Cartoon review: “Moon Girl and Devil Dinosaur”

Moon Girl and Devil Dinosaur TAS

Today’s cartoon review is a look at “Marvel’s Moon Girl and Devil Dinosaur,” an animated series (based on the Marvel comic) that launched on the Disney Channel and Disney+ in 2023. (SPOILERS below.)


Lunella Lafayette is a 13-year-old girl who lives with her parents and grandparents in New York’s Lower East Side. A super-intelligent genius, Lunella enjoys tinkering in her secret basement laboratory, and idolizes a missing scientist she nicknames “Moon Girl.” She also worries about a series of power outages harming the neighborhood. Deciding to do something about it, Lunella builds an experimental device meant to restore the power. However, Lunella discovers she created a time portal, bringing to the present a red-colored Tyrannosaurus.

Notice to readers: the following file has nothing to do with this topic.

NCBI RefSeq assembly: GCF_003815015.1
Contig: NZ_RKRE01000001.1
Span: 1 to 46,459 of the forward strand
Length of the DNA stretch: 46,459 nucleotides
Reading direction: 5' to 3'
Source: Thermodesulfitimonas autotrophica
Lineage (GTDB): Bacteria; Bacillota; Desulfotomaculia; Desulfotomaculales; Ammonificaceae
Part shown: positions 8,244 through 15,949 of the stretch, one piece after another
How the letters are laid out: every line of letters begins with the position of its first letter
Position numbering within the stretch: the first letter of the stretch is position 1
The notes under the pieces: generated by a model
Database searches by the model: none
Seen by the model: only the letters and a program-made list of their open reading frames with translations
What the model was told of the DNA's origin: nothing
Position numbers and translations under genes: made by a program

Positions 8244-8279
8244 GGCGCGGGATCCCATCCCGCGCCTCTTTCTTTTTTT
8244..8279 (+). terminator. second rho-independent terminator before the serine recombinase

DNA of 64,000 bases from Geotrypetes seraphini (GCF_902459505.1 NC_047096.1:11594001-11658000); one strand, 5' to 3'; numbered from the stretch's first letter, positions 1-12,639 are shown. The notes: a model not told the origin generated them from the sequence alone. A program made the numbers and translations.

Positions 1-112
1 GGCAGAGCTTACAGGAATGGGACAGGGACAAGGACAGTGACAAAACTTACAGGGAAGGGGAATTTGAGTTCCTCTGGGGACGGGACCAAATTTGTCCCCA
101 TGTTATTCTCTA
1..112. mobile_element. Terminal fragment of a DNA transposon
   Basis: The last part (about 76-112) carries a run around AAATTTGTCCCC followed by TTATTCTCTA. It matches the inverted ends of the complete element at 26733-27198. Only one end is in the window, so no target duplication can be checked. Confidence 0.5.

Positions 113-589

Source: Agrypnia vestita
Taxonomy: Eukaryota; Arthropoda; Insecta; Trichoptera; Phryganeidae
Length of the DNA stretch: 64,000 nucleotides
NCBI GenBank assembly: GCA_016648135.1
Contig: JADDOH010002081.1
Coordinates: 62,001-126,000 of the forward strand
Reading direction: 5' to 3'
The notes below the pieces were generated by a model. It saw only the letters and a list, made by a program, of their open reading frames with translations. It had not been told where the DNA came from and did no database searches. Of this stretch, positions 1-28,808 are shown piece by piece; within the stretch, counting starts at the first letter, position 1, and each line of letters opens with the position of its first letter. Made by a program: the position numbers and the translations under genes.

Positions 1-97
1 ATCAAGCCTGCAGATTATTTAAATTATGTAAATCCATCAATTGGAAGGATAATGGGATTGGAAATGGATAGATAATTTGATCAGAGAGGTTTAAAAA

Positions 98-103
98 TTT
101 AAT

Lunella decides the Lower East Side needs a superhero, between the power outages—caused by a supervillain—and the Lower East Side’s lack of attention from major heroes like the Avengers. Creating a costume, Lunella names herself “Moon Girl,” and the dinosaur “Devil Dinosaur.” The duo go on to fight crime in the Lower East Side, becoming the area’s most popular (and only) superheroes.

Most of the show’s plots revolve around Lunella trying to balance life as a superhero and life as a teenager, including maintaining a secret identity. Each episode features a musical number fitting the plot.


The Lafayette family from "Moon Girl and Devil Dinosaur"
The Lafayette family, from “Moon Girl and Devil Dinosaur.” (Disney)

Besides Lunella and Devil, the show’s main cast includes:

  • The Lafayette family: Adria Lafayette and James Lafayette Jr., Lunella’s mother and father; also Mimi and “Pops,” Lunella’s grandmother and grandfather. The family runs a roller skating rink.
  • Casey Calderon: Lunella’s best friend, a part-time social media manager. She’s the only one (as of this writing) who knows about Lunella’s secret identity, and works to manage Moon Girl’s public image online and offline.